A KEEPER OF THE WORD: SELECTED WRITINGS OF WILLIAM STRINGFELLOW (1994) (Ed. Bill Wylie Kellerman)
A Lawyer's Work
When I began law studies, I considered that I had few, if any, romantic illusions about becoming a lawyer, and I most certainly did not indulge any fantasies that God had called me, by some specific instruction, to be an attorney or, for that matter, to be a member of any profession or any occupation. I had come to understand the meaning of vocation more simply and quite differently.
I believed then, as I do now, that I am called in the Word of God - as is everyone else - to the vocation of being human, nothing more and nothing less. I confessed then, as I do now, that to be a Christian means to be called to be an exemplary human being. And, to be a Christian categorically does not mean being religious. Indeed, all religious versions of the gospel are profanities. Within the scope of the calling to be merely, but truly, human, any work, including that of any profession, can be rendered a sacrament of that vocation. On the other hand, no profession, discipline, or employment, as such, is a vocation.
Law students, along with those in medicine, engineering, architecture, the military, among others, are subjected to indoctrinations, the effort of such being to make the students conform quickly and thoroughly to that prevailing stereotype deemed most beneficial to the profession and to its survival as an institution, its influence in society, and its general prosperity. At the Harvard Law School, this process is heavy, intensive, and unrelenting, though I imagine that such indoctrinations are all the more so in pseudo-professional institutions, like those training insurance agents, stockbrokers, or realtors. Over and over again, while I was in the law school, I was astonished at how eagerly many of my peers surrendered to this regimen of professionalistic conditioning, often squelching their own most intelligent opinions or creative impulses in order to conform or to appear to be conforming.
Initiation into the legal profession, as it is played out at a place like the Harvard Law School, is, as one would expect, elaborately mythologized, asserts an aura of tradition, and retains a reputation for civility. All of these insinuate that this process is benign, though, both empirically and in principle, it is demonic. One notices that the medical establishment has gone much further than has the legal profession in indulging this sort of mythologizing, with the conspicuous collaboration of commercial television, and, before that, the movies. (After all, the mythological forerunner of Marcus Welby was Dr. Christian.) I think none of the other professions has countenanced such pretentious and gratuitous self-images as the medical profession has, but the same issue of mythologizing is associated with all the professions and with most other occupations as well. There is radical discrepancy between myth and truth in internal indoctrinations focused on conforming practitioners and external publicity propagated about the various professions.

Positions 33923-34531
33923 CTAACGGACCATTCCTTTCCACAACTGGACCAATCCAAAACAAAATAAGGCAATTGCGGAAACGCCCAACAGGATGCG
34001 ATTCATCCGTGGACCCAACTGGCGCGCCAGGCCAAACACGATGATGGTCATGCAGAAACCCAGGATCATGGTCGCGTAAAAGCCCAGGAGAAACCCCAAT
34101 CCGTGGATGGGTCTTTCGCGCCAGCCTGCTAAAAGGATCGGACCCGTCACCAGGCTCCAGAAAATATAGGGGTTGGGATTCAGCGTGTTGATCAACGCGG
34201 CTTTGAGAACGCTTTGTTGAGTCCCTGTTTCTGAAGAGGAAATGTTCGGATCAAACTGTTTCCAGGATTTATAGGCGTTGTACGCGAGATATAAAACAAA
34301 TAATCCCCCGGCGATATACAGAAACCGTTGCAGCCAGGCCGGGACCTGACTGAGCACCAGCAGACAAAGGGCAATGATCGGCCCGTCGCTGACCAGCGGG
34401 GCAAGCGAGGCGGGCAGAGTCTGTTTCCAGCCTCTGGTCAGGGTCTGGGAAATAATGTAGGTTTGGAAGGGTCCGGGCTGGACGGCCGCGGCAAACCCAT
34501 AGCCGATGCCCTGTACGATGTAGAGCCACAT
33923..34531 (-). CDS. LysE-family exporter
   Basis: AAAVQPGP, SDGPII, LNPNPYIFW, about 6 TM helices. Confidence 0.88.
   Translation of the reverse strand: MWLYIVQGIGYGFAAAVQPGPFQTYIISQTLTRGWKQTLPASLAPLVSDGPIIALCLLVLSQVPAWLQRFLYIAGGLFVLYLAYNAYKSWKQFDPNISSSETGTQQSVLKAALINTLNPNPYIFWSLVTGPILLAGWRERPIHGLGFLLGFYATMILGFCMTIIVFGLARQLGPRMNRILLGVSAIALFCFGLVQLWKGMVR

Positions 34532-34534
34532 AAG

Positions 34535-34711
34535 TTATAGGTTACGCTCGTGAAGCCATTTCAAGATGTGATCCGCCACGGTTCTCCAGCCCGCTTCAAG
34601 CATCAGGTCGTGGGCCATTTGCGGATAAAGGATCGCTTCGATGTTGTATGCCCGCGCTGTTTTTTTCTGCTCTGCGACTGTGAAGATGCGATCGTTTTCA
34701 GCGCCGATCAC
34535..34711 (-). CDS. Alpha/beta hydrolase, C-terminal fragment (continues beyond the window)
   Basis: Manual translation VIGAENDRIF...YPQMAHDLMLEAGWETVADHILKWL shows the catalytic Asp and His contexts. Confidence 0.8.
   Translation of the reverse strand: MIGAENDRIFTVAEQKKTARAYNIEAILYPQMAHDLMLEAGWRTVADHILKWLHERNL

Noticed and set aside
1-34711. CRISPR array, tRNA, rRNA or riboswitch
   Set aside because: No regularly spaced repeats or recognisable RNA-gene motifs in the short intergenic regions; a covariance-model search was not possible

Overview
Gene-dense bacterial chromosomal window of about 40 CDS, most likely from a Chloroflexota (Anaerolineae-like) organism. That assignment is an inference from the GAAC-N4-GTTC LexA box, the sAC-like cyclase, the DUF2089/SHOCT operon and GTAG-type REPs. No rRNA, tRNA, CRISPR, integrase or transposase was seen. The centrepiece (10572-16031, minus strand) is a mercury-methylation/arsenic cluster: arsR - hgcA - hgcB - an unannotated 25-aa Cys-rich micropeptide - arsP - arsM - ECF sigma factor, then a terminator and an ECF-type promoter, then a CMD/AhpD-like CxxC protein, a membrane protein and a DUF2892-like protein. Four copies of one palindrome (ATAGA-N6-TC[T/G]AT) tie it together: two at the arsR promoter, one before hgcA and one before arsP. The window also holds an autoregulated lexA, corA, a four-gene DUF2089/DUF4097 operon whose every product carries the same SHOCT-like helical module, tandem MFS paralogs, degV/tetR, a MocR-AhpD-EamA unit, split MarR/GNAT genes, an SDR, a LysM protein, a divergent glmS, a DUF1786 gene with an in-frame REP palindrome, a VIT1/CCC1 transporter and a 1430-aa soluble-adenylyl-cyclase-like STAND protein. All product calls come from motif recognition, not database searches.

I understand in hindsight that the vocational attitude I had formed in London and, later, the experience I had as law student apprehended the legal profession specifically, and the professions, disciplines, and occupations in general, in their status among the fallen principalities and powers engaged (regardless of apparently benign guises and pretenses) in coercing, stifling, captivating, intimidating, and otherwise victimizing human beings. Te demand for conformity in a profession commonly signifies a threat of death.
In that connection, my commitment to vocation instead of career began, while I was still in the law school, to sponsor far-reaching implications for how I could spend the rest of my life. Anyway, I suffered the overkill ethos of the Harvard Law School - I think - with enough poise as a human being to quietly, patiently, vigilantly resist becoming conformed to this world.
The upshot of that resistance was that I emerged from the law school as someone virtually opposite of what a Harvard Law School graduate is projected by the prevailing system to be. I do say that proudly and gladly.
Do not misunderstand me: I enjoyed the law school, but I did not take it with the literally dead earnestness of those of my peers who had great careers at stake. I respected the intellectual vigor of its environment, but I was appalled by the overwhelming subservience of legal education to the commercial powers and the principalities of property. I thought that a law school should devote at least as much attention in its curriculum to the rights and causes of people as it does to vested property interests of one kind or another. I also thought, while I was in law school, that justice is a suitable topic for consideration in practically every course or specialization. Alas, it was seldom mentioned, and the term itself evoked ridicule, as if justice were a subject beneath the sophistication of lawyers.